Jen was discharged before me, but only a few days. They didn’t replace her with anyone and I was happy about that. I didn’t want any other roommate. Before I left, I stared at Jen’s empty bed for a few minutes. I thought back to my first night there, how I had arrived so late and how she was only a shape underneath sheets at the time. It’s weird how a shape can turn into a person. It’s weird how a stranger can turn into a best friend. It’s weird how nothing can turn into something.
Once I was out of the hospital, Jen and I communicated only through emails, Myspace messages, and phone calls. Neither of us had our licenses or cars, and we were both kept on short leashes following our releases. We managed, though, to talk almost every day. We still made plans to run away with one another, and California was still our number one choice.
After a month or two, our messages became more and more spread out. It wasn’t a bad thing, though—I was trying to get my life assembled (as much as a 16-year-old could) and I assumed she was doing the same. I had found a part-time job at a fast food restaurant and was saving money and working on channeling my issues in a healthier way, including writing. I wrote constantly, about everything.
One day, before my dad drove me to my shift, I sat at the computer to go through my emails and my saved documents—nothing out of the ordinary. The phone rang. My stepmom answered, called me over, saying it was for me. I was sure it was Jen. I hadn’t heard from her in almost two weeks so I was thrilled.
“Hello?!” I said excitedly, grabbing the phone as I bounded up the stairs to my bedroom.
“Kate?” It was a small, timid voice. Not Jen.
“Yeah?” I asked, sitting down on my bed.
“Hi, this is Carly. From the hospital.”
Carly was a girl Jen and I had also grown close to at Silver Hill. She was younger than us, eager to please, funny, energetic, and honestly adorable. She was hard not to like.
“Oh! Hi Carly!” Although a pleasant surprise to hear from her, it was a surprise nonetheless. I had kept in contact with Carly, too, but not to the same degree as Jen. We mostly wrote handwritten letters to one another, usually every few weeks or so. She had maybe called me once before.
“Hey, Kate…” There was a long pause before she asked, “Did you hear about Jen?”
My stomach dropped immediately. I knew what was coming, I just knew. I recognized the feeling and I knew what Carly was about to say before she said it. Here’s the thing about me, and maybe about a lot of us: I can wake up every day at 6 am, even though I am not a morning person, and at some point, it becomes less difficult. I get used to it. I can force myself to go on a run four times a week, despite the fact that I abhor running, and somehow my body and brain will become accustomed to it, regardless. But…I have heard the news of death many times, and no matter what, I am not able to get used to it or handle it. Each time, my belly falls to my feet, acid rises in my throat, and I get the desperate urge to scream and stop time, to rip my hair from my scalp and tear my skin off my body.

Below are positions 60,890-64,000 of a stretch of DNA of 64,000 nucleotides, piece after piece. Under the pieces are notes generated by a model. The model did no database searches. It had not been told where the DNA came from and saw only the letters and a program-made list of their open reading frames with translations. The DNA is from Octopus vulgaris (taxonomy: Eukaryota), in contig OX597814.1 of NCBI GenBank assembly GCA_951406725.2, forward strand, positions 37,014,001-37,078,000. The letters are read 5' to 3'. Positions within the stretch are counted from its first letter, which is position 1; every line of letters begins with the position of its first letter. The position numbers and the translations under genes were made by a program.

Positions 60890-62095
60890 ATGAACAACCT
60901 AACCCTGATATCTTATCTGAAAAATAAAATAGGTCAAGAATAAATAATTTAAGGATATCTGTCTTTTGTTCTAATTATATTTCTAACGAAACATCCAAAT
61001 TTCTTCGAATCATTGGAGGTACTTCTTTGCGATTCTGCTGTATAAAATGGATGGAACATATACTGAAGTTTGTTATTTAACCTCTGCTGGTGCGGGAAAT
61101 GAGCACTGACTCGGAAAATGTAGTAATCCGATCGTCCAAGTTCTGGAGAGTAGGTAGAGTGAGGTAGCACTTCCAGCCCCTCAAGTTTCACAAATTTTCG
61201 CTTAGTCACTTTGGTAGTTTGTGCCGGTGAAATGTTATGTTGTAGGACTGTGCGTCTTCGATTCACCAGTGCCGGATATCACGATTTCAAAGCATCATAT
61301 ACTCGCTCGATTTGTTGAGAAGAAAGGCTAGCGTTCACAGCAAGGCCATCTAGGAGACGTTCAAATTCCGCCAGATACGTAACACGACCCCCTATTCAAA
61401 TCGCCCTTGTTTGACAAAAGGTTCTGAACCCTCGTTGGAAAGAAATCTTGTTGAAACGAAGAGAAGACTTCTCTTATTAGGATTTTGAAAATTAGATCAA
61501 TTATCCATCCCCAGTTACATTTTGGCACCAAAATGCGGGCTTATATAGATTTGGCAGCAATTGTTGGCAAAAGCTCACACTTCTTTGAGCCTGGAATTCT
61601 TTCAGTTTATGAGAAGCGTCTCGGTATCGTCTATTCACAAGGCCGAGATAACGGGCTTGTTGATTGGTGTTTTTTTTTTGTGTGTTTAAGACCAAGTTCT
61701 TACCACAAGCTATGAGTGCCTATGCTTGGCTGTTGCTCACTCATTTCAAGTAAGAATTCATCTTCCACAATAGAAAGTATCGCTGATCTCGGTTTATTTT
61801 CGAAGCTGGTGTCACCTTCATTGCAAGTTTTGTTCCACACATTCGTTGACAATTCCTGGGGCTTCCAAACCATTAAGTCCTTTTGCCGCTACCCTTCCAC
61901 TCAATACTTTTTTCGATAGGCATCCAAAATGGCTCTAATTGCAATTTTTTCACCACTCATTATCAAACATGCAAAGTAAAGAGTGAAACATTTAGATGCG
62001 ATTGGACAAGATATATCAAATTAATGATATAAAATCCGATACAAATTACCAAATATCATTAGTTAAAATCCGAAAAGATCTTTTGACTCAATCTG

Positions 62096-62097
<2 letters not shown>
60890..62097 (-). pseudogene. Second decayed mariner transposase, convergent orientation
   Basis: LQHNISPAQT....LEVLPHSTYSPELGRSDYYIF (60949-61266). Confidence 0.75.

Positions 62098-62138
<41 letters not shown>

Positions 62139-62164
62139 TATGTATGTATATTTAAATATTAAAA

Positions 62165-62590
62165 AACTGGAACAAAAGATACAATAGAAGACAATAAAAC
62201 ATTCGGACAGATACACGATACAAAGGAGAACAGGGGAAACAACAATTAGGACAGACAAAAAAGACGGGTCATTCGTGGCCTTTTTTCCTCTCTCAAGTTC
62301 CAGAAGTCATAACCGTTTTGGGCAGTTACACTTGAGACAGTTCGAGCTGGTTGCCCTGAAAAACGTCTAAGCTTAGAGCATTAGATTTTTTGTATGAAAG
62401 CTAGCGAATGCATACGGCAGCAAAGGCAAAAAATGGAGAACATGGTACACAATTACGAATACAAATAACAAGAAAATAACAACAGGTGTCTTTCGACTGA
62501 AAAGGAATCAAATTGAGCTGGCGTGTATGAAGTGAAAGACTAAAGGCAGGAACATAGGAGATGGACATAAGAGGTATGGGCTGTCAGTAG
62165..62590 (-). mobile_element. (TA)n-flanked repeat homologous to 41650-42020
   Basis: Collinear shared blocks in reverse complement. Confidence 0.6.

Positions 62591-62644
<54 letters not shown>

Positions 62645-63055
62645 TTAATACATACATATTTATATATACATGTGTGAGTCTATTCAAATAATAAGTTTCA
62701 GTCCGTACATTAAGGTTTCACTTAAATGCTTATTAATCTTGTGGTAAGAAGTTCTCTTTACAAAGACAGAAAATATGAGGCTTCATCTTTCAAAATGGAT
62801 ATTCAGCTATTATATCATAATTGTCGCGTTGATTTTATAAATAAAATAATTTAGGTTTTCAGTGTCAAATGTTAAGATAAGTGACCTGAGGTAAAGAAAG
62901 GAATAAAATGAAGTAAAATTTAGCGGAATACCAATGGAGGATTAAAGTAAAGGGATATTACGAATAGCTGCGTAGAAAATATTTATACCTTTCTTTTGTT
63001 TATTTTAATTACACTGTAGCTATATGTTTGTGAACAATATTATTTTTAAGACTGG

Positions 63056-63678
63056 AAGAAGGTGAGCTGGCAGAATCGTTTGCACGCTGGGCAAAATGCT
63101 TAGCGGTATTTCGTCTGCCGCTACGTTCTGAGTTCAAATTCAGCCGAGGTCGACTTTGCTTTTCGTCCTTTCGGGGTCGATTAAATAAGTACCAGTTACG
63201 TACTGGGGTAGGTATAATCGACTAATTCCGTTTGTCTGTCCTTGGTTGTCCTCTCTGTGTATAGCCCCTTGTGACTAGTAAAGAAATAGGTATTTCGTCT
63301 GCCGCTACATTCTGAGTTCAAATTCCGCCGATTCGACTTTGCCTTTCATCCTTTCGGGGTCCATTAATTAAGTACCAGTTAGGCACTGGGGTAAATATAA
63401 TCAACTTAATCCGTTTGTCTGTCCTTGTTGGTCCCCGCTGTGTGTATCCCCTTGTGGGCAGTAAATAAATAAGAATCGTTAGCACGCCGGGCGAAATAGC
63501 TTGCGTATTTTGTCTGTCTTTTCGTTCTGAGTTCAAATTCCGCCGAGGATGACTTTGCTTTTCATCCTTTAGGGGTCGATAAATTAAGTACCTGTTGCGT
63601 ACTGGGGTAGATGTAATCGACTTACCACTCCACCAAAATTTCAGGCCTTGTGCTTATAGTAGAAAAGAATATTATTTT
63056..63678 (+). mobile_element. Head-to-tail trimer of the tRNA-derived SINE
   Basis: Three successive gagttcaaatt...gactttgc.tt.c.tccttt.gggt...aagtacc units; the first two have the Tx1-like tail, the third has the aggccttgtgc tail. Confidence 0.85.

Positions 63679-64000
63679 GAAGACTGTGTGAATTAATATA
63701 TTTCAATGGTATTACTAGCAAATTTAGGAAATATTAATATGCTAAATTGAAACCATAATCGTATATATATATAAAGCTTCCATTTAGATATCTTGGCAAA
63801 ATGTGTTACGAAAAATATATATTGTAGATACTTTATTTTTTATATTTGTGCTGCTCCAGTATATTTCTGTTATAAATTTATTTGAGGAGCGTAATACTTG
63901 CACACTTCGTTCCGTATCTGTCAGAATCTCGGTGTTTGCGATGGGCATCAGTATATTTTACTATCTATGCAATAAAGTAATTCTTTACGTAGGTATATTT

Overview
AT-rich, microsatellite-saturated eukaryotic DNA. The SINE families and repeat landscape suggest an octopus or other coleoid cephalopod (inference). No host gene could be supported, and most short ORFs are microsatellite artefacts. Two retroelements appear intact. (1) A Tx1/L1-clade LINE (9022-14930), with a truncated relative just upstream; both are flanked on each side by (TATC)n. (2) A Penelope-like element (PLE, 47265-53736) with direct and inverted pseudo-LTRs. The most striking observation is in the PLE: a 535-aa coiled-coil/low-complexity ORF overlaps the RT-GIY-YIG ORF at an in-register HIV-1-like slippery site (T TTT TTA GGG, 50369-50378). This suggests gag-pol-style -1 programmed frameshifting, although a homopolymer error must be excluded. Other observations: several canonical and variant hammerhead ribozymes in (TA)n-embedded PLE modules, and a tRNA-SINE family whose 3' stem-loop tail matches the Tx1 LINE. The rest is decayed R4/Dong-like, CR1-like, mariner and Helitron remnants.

Jen had been hiking with her friends on a well-known mountain trail near her Connecticut home. They had all done a substantial amount of LSD. Something happened and Jen had fallen over the edge of one of the cliffs. According to her friends, they could hear her yelling for help as they frantically called 911 and tried to get their heads together, which I imagine was especially difficult given their state. An emergency helicopter arrived and retrieved her, rushing her to the nearest hospital, but it was too late. Jen was gone.
After I hung up, I sat on my bed in silence for a few minutes. The longer I sat there, the angrier I became. Why did this happen? Why did this always happen? Is this what life was? Just an endless circle of meeting people, putting them in our hearts, then having them ripped away with no sense of closure or justice? Was it like this for everyone? Fuck. This. Shit.
I never went to Jen’s wake or funeral. I didn’t have a way to get there myself and I didn’t want to tell my parents what happened. In fact, I told very few people about this ever. I can’t really explain why, but I guess I just wanted to keep Jen to myself. Keep our friendship, what she meant to me, and her death as my own and only my own. It almost felt like she never existed at all; the only person I knew who also knew her was Carly. I suppose that’s why for the first few months following Jen’s death I talked to Carly very frequently. She was the only person with whom I felt I could share this.
To this day, I still don’t mention Jen often. However, I think about her more than even I would have guessed. It’s been almost eleven years since her death, but she’s still on my mind close to every single day. I only physically spent time with her for two weeks, and only knew her for about five months. Life is funny that way. Funny and sad. Wherever Jen is now, I hope so badly she is still smiling, laughing, brushing her hair out of her eyes, and talking a mile a minute. I hope the scenery is like California and I hope she’s happy.